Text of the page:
I have a robot run by a Raspberry Pi 3+ and is connected to a Lynxmotion SSC-32U USB Servo Controller(controlling 5 servos per arm, 10 servos total) via a USB cable from the Pi. Confused by the communications and programming protocol between the Pi and the Controller to command multiple servo motions. Suggestions please.
Communications and programming protocol between the Raspberry Pi and a Lynxmotion SSC-32U USB Servo Controller
From your previous posts, I’m thinking you are using two Lynxmotion AL5 robotic arms, but let me know if they are something entirely different!
Well, the USB controller chip on the SSC-32U acts as a virtual COM port (or VCP; on Windows) or something like /dev/ttyUSBn (on Linux, Unix, OSx, etc.) on your host. Since you are using a RPi, it is most likely showing up as /dev/ttyUSB0 or something like that.
The communication itself between the RPi and the SSC-32U will be done through that serial port. Simple open it (and set that comm at the right baud rate, of course!) and you’ll be able to send to and receive data from the SSC-32U.
So first some details:
The SSC-32U ships by default set to 115200 baud rate. You can confirm the baud rate by powering the board (blue PWR LED should be on) and then pressing the BAUD button once near the USB port. See the details about this in the SSC-32U manual on page 34 (bottom half).
If you want to control your 10 servomotors you should probably familiarize yourself with the SSC-32U protocol. You can find more details in the manual on pages 24-26 for basic commands. There are also some more advanced commands detailed on pages 32-35, such as querying the status of a channel, reading digital or analog inputs and changing the baud rate programmatically.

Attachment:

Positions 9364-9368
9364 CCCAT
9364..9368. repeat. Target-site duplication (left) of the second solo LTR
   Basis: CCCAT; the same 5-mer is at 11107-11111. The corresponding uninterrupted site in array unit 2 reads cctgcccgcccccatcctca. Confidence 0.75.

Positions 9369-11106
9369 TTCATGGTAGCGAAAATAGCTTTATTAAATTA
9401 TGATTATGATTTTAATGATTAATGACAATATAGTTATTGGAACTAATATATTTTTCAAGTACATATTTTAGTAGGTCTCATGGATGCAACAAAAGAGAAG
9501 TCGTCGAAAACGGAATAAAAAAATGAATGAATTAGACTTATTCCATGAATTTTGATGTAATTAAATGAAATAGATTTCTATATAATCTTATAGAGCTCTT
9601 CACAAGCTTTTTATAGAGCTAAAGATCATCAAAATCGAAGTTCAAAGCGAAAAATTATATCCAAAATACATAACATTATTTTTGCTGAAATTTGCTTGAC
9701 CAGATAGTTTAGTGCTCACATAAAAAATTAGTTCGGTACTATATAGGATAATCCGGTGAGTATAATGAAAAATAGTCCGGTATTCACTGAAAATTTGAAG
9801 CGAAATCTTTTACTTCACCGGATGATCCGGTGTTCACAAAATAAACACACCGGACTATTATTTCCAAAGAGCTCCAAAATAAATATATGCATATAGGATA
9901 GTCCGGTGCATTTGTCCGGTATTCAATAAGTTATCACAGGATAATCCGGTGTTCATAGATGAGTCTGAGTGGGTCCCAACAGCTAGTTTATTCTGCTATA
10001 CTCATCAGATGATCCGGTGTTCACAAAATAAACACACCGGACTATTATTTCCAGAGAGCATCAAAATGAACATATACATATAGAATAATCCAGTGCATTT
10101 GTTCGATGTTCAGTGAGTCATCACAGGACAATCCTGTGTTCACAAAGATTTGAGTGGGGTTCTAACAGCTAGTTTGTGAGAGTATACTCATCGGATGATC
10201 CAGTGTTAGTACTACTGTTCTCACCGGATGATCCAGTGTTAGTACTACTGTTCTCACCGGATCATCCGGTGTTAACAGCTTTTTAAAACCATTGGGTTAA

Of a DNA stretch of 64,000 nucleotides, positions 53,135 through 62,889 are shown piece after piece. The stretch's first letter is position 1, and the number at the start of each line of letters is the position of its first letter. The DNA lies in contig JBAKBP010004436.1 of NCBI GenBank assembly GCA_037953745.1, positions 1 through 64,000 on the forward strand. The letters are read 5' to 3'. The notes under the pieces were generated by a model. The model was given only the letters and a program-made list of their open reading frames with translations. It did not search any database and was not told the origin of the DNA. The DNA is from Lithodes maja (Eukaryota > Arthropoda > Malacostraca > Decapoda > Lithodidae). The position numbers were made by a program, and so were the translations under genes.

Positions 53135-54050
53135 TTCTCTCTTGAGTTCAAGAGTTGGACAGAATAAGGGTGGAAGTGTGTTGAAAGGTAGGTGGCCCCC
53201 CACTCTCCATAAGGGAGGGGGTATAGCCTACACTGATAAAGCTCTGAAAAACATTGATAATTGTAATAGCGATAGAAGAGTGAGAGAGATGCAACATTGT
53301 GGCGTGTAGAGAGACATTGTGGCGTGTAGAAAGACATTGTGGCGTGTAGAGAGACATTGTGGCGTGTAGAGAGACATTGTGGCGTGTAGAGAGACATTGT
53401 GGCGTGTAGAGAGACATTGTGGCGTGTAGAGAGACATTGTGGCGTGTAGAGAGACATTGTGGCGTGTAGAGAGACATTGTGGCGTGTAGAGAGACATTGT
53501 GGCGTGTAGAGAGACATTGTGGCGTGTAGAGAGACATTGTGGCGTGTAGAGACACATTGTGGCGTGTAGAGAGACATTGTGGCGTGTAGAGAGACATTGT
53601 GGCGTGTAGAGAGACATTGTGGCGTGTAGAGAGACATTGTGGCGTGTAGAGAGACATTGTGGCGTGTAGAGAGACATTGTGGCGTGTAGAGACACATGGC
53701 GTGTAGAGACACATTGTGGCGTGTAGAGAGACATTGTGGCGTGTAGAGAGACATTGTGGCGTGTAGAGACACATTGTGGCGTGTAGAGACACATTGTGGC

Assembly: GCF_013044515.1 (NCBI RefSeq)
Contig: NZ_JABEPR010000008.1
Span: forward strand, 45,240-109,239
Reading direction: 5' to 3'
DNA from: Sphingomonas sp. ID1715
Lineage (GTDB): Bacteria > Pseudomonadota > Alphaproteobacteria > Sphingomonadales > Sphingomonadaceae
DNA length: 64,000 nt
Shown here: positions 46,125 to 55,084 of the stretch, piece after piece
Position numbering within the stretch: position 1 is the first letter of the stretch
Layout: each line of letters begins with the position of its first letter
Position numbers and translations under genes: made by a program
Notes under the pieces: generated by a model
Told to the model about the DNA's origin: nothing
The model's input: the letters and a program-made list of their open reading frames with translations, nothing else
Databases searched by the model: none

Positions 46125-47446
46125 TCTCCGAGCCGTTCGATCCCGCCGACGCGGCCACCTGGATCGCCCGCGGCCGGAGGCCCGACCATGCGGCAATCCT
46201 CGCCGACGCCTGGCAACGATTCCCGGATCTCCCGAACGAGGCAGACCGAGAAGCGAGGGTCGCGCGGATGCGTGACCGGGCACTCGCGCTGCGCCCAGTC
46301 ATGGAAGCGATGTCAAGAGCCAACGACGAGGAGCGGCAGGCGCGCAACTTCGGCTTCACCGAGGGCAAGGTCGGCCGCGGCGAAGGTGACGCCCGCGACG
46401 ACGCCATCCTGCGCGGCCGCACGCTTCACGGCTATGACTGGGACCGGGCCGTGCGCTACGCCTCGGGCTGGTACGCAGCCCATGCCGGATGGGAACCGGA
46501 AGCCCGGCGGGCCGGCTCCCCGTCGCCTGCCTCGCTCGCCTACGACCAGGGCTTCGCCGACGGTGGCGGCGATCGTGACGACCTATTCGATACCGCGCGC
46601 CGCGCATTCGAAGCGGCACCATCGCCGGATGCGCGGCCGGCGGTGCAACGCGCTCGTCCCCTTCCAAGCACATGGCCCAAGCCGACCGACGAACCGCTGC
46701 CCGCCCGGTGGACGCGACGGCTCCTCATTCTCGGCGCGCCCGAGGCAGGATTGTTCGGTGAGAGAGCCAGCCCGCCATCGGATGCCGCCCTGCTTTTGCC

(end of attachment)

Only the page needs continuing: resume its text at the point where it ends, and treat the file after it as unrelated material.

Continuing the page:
All of those commands are simply sent in clear text ASCII to the serial port directly, therefore any platform you use should be able to provide the required tools to communicate with the SSC-32U.
Since you already seem to be using Python in another project (from your previous posts), you may find these examples useful for you:
- Basic example/test (sends channel # 0 - # 5 to position 1500)
- Basic 2D IK example
If you want more info about the AL5D and 2D IK (Inverse Kinematics) for it, have a look at these discussions:
- AL5D Inverse Kinematics spreadsheets, need 3D version?
- AL5D inverse kinematics no constant gripper height
- Move the AL5D-Arm under his platform level
- Mac code for working with AL5D arm
- Lynxmotion AL5D w/ Raspberry Pi (and especially that one! )
I hope this helps you get started! Good luck!
That works and one arm moving in steps only. Trying to figure out best way to enable variable control of each servo. This definitely got it working though.
Again thanks for you response.
Incremental success is the way to completion!
Glad this helped!
Would you mind explaining more what you mean by variable control of each servo? I have a feeling I can probably provide some advice (or at least more starting points!) but I’m not 100% what that sentence implies.
Do you simply mean controlling each servo individually? The basic 2D IK example is basically just telling the servos to go to the next position all at once. Of course, you could be more fine-grained about it and create a more complex IK system on your RPi (which many people do), specifying various rate of motion for each servo/channel.
You may also be interested in using something like ROS2 to leverage complex components that are already well tested for controlling robotic arms! And adding a component to control the SSC-32U (or really individual channels) shouldn’t be too difficult, either. I know there’s already at least one SSC-32U ROS1 component so maybe that can be adapted relatively easily?